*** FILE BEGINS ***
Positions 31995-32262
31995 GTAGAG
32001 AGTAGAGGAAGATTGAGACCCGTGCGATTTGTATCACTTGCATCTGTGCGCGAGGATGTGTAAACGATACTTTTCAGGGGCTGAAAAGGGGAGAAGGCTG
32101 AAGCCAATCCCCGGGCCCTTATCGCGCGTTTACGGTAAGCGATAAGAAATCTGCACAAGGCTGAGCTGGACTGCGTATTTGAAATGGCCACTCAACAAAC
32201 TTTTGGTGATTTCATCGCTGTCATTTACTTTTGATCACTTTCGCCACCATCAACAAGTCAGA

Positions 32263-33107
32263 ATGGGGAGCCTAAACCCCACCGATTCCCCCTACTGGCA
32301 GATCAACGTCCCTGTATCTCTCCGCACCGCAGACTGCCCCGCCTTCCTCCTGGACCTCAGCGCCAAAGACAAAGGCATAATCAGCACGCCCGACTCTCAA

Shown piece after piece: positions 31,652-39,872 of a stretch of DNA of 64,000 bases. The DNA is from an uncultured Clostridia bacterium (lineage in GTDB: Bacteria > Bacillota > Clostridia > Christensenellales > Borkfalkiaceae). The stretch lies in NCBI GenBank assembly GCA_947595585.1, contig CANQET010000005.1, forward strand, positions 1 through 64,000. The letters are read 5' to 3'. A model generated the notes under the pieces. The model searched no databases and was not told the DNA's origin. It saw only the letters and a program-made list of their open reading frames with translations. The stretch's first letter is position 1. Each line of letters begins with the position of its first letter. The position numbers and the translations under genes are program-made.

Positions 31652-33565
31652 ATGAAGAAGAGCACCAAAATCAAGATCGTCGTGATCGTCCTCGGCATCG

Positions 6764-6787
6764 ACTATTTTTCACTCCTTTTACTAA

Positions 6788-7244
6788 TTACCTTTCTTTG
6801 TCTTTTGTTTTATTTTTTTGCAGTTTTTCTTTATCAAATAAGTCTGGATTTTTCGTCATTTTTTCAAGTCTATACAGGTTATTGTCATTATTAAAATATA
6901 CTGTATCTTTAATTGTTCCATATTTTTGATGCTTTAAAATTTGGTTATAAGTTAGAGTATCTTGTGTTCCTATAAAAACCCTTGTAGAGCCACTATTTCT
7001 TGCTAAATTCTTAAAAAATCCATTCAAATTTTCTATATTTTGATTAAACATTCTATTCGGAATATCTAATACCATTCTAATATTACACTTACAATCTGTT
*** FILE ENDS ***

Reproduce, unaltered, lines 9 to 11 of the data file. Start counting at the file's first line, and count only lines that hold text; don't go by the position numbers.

Shown piece after piece: positions 31,652-39,872 of a stretch of DNA of 64,000 bases. The DNA is from an uncultured Clostridia bacterium (lineage in GTDB: Bacteria > Bacillota > Clostridia > Christensenellales > Borkfalkiaceae). The stretch lies in NCBI GenBank assembly GCA_947595585.1, contig CANQET010000005.1, forward strand, positions 1 through 64,000. The letters are read 5' to 3'. A model generated the notes under the pieces. The model searched no databases and was not told the DNA's origin. It saw only the letters and a program-made list of their open reading frames with translations. The stretch's first letter is position 1. Each line of letters begins with the position of its first letter. The position numbers and the translations under genes are program-made.

Positions 31652-33565
31652 ATGAAGAAGAGCACCAAAATCAAGATCGTCGTGATCGTCCTCGGCATCG